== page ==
Saturday, July 31, 2010

Fun with quotes or: a taste of his own medicine

If you watch Glenn Beck's program, one of the tactics he likes to use is to read from some obscure radical literature, then to take some innocuous quote from someone he doesn't like and then conclude that because it reminds him of the radical quote, that that person is linked to all kinds of extremists and is secretly carrying out a radical agenda, implementing a conspiracy to overthrow the US government or some such.

Take for example, the segment I noted yesterday about The Simpsons and Everybody Loves Raymond signalling the triumph of the Weather Underground at subverting American society. That segment actually kicked off with Beck using the tactic described above on Michelle Obama:

Beck kicked off his show tonight claiming that the Weather Underground manifesto just might be "the story of America." The cast of characters in tonight's episode of "who's helping Obama destroy America" included -- gasp -- the New Black Panther Party, Mao, Obama's parents, the Tides Foundation, and the people of Springfield.

In a moment of pop-culture analysis for the ages, Beck aired footage of Michelle Obama saying, "Barack knows that we are going to have to make sacrifices. We are going to have to change our conversation. We are going to have to change our traditions, our history. We're going to have to move into a different place." He then asked, "What does that mean?" before reading from the Weather Underground manifesto. Beck then said:

The most important aspect of any family is the wife-mother, and she's just a reactionary capitalist plot to destroy women's rights? What? I mean, I thought I was supposed to be the conspiracy theorist.
This is not a standard that Beck would want to be employed universally. Otherwise, I would be able to conclude that Beck is secretly trying to install an American fascist regime.


Because Beck is always talking about Christianity and divinity being the basis of the American government, that being a devout believer is necessary to save the country and such. And that reminds me of this quote from the "Jayhawk Nazi" Rev. Gerald Smith in The Plot Against America, "Christian character is the true basis of real Americanism." I'm not sure if that's an actual quote (the book is historical fiction) but it is an accurate reflection of Smith's general belief and message. For example, White Protestant Nation observes that Smith formed the Committee of One Million "in 1937 to save Christian America from communists and unions."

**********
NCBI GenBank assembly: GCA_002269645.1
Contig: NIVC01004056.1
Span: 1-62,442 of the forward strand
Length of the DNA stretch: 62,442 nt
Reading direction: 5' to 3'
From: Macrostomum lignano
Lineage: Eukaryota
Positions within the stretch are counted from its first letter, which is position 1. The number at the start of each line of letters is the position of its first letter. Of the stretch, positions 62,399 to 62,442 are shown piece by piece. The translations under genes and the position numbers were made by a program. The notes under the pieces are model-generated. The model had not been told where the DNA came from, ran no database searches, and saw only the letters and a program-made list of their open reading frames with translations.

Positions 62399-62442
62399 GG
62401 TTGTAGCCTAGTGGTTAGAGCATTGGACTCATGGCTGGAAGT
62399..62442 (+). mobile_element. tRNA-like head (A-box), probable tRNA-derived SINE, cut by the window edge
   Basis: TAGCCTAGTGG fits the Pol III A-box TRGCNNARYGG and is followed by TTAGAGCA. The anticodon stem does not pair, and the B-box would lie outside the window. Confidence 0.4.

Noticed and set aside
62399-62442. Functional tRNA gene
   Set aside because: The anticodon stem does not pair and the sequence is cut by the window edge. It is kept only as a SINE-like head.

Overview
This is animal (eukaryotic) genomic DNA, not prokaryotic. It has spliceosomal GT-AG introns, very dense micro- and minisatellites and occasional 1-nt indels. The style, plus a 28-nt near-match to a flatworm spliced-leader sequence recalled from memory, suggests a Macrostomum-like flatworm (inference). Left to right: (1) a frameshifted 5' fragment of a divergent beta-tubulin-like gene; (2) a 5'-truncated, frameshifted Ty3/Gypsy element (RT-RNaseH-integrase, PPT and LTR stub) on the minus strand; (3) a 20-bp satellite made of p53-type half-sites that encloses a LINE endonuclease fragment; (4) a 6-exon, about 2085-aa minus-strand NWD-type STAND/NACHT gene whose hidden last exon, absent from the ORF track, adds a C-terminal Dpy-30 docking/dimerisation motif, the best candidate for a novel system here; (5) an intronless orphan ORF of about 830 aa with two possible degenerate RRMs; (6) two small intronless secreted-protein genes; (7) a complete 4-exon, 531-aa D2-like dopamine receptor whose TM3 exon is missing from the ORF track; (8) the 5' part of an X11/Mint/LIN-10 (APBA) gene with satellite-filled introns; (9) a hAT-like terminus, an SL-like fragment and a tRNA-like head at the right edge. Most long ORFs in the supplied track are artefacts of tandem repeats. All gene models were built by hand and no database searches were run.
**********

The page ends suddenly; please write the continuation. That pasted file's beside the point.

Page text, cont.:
And tell me this doesn't sound like Beck: "To millions I am a racketeer, crackpot, and lunatic. To other milliions I am a crusader, a lover of truth, and a devotee of those vital principles on which our whole civilization depends." What's more, this essay from Smith, sounds an awful lot like Beck, with Smith expressing his desire to preserve Christian America from communist world government and such.

We believe that the destiny of America in relationship to its governing authority must be in the hands of our own people. We must never be governed by aliens. We must keep control of our own money and our own blood. In other words, we must be true to the Declaration of Independence. That is Nationalism. Like General MacArthur, we believe that the spiritual symbol of our statesmanship is the Cross, which is indeed the symbol of Christianity. We believe that the inspiring dynamic out of which America grew is Christianity. We believe that there would be no real America such as we love and for which we are willing to die if there had been no Christianity. Thus, when a Christian is a Nationalist he becomes necessarily a Christian Nationalist. This movement, which now reaches into every state and community of the Nation, launched its campaign some years ago in relationship to ten high principles to which we have committed ourselves.
If you subtract the naked racism and/or replace the named enemies (Jews) and organizations (Jewish ones) with Beck's preferred scapegoats (progressives and progressive institutions) you will notice a remarkable thematic similarity.

So by using the Glenn Beck standard of reasoning, we can conclude that Beck is secretly, yet deliberately trying to carry on the legacy of Rev. Gerald LK Smith.

Of course, I'm being facetious, and do not think for a moment that Beck is trying to follow in the footsteps of Smith. But the more important point is the one that I've been making about the way that Beck presents a mainstreamed, generic form of hate that resembles more obvious, previous forms of prejudice and bigotry, resulting from a combination of parallel thinking and memetic evolution.

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